Early in the 1900s Archibald suffered a breakdown and was committed to an asylum by his business manager William Macleod. James Edmond, who had joined the Bulletin in 1886, was appointed editor and soon replaced the nationalistic banner 'Australia for the Australians' with the more isolationist 'Australia for the White Man', a slogan which remained intact for almost sixty years. While the Bulletin is celebrated for its contribution to Australian literature, it has not escaped criticism for implicit and explicit racism. Chinese, in particular, were often targets for racist slurs in the Bulletin and Aborigines were frequently portrayed negatively.
The earlier literary renaissance had subsided by 1903, but many of the older Bulletin writers continued to contribute, maintaining the old character of the weekly. A. G. Stephens left in 1906 to start his own journal, the Bookfellow, taking several of his writers with him, including John Shaw Neilson whom Stephens had discovered and nurtured for several years. Archibald had recovered from his breakdown and assisted with the foundation of the Bulletin-sponsored magazine Lone Hand, providing more space for aspiring writers to place their work. Writers who made their first contributions to the Bulletin during this period included C. J. Dennis, Dorothea Mackellar, David McKee Wright, Mary Gilmore, Louis Esson, Hugh McCrae and Jack McLaren. In addition to the writers of the Bulletin, the quality of illustration expanded with contributions from Norman Lindsay, Lionel Lindsay, Will Dyson, Ambrose Dyson, David Low, D. H. Souter, Alf Vincent, Frank Mahony, George Lambert, Percy Leason and Ted Scorefield.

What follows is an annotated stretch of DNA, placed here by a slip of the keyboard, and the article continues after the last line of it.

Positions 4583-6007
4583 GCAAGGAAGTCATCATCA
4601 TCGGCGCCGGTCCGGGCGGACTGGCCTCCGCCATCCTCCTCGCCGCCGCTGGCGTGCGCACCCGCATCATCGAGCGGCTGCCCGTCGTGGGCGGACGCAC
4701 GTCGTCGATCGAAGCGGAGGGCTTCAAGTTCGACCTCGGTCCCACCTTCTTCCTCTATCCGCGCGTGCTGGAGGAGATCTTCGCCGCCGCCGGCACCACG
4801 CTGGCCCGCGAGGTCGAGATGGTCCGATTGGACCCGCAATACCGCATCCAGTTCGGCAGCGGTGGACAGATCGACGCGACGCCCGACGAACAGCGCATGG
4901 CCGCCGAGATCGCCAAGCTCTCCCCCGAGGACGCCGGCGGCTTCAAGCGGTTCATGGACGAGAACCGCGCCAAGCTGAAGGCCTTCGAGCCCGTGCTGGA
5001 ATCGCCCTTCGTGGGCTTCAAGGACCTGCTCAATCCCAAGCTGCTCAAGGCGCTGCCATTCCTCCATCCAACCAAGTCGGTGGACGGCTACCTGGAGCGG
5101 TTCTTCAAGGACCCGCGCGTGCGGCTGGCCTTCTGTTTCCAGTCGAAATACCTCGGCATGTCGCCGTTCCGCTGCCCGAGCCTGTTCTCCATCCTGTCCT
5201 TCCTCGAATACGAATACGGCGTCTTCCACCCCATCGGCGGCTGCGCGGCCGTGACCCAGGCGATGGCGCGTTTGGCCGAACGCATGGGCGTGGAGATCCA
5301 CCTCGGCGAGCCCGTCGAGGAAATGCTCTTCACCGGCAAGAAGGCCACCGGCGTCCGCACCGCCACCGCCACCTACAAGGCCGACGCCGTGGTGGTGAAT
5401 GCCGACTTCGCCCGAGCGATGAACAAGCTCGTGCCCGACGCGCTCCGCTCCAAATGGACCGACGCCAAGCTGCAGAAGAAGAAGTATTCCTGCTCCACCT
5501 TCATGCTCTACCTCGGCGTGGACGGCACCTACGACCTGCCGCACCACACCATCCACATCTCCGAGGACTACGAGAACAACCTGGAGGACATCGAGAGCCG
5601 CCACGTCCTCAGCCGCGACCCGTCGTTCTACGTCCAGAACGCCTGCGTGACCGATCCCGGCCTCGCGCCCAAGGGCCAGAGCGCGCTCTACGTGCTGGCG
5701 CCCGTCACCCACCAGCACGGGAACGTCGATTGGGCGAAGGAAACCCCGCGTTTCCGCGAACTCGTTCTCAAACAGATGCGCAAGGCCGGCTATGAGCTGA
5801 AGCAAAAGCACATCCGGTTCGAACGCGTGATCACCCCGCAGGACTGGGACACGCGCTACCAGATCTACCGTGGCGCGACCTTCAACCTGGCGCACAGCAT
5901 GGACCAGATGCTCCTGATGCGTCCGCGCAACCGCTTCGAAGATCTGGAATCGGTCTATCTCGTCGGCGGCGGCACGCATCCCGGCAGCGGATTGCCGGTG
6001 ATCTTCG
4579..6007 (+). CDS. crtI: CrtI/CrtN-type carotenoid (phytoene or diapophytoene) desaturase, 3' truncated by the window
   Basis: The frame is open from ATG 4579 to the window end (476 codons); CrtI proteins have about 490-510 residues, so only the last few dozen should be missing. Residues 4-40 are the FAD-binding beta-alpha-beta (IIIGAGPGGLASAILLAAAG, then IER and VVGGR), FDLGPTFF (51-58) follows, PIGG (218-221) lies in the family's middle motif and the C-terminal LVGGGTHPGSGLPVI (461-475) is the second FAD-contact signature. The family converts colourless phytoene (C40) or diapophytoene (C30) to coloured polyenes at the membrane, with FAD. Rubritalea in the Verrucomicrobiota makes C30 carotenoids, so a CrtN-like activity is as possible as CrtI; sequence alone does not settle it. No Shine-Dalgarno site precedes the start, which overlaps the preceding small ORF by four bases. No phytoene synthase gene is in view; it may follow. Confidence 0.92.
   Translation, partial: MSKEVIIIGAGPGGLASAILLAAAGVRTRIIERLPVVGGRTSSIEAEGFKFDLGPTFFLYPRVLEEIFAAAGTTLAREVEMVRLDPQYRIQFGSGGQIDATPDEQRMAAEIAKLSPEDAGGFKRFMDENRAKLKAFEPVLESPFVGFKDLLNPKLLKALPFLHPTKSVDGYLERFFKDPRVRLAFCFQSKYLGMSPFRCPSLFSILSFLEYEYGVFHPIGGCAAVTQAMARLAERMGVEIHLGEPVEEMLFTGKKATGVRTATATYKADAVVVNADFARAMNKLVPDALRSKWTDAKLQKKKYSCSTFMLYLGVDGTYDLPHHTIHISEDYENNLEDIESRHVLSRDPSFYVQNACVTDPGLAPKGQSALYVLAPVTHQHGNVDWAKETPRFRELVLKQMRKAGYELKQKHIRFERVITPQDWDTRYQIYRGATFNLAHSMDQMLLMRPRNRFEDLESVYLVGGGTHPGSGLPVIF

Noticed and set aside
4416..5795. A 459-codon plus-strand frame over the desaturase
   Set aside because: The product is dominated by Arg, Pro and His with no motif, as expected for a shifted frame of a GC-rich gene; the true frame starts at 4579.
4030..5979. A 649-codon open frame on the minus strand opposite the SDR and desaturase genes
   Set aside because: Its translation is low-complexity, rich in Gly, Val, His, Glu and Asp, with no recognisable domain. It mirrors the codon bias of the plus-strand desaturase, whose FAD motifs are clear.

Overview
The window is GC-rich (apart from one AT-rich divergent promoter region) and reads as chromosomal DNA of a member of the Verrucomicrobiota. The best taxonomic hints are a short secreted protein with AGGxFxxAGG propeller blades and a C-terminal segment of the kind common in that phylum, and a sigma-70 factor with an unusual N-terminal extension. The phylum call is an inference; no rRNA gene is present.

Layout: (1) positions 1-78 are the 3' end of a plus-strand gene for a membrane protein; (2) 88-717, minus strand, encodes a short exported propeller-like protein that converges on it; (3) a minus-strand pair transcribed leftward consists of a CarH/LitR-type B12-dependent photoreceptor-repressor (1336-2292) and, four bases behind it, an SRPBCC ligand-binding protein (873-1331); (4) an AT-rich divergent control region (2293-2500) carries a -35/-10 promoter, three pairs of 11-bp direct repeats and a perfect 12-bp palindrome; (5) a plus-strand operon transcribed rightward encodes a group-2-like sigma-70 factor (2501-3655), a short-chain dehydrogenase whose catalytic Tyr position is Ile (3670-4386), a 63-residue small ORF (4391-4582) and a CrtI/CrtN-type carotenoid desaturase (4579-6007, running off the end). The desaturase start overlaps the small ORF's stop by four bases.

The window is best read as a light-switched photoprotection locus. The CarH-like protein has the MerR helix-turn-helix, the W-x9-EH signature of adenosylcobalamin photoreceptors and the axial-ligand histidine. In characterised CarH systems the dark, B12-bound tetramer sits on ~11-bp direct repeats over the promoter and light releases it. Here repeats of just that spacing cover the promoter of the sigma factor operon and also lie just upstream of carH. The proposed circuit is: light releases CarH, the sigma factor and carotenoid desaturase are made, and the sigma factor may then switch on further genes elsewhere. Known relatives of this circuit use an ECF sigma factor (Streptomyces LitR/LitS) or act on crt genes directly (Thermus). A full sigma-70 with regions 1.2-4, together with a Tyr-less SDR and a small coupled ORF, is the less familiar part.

When James Edmond became editor in 1903, S. H. Prior took his place as finance editor. By 1912 Prior was assistant editor and he ascended to the editor's chair after Edmond's retirement in 1915. Archibald had sold Prior his shares to the Bulletin in 1914 and when Prior accepted the duties of managing director after Macleod's retirement in 1927, he attained financial control of the company, a control that he and his family retained until 1960.
During Prior's term as editor, the bush had less influence on the character of the Bulletin and the suburbs became more and more a theme for articles, stories and cartoons. The 'Red Page' editor David McKee Wright (1916-1928) played a significant part in this by asserting that the earlier rural orientation of the Bulletin had lost its power. Inspired by late-Victorian and light Edwardian verse, he encouraged writers to concentrate on metropolitan topics. Younger writers who contributed to the 'Red Page' at this time included Kenneth Slessor, Robert D. FitzGerald, Brian Penton, Zora Cross, Elizabeth Riddell, Alice Jackson and Jack Lindsay. In addition, Vance Palmer, Nettie Palmer and Louis Esson contributed many reviews.
In the late 1920s Prior encouraged Australian writing with a novel contest, attracting 536 manuscripts in 1928 and 275 manuscripts in 1929. Winners in these competions included Marjorie Barnard and Flora Eldershaw for A House is Built, Katharine Susannah Prichard for Coonardoo and Vance Palmer for The Passage.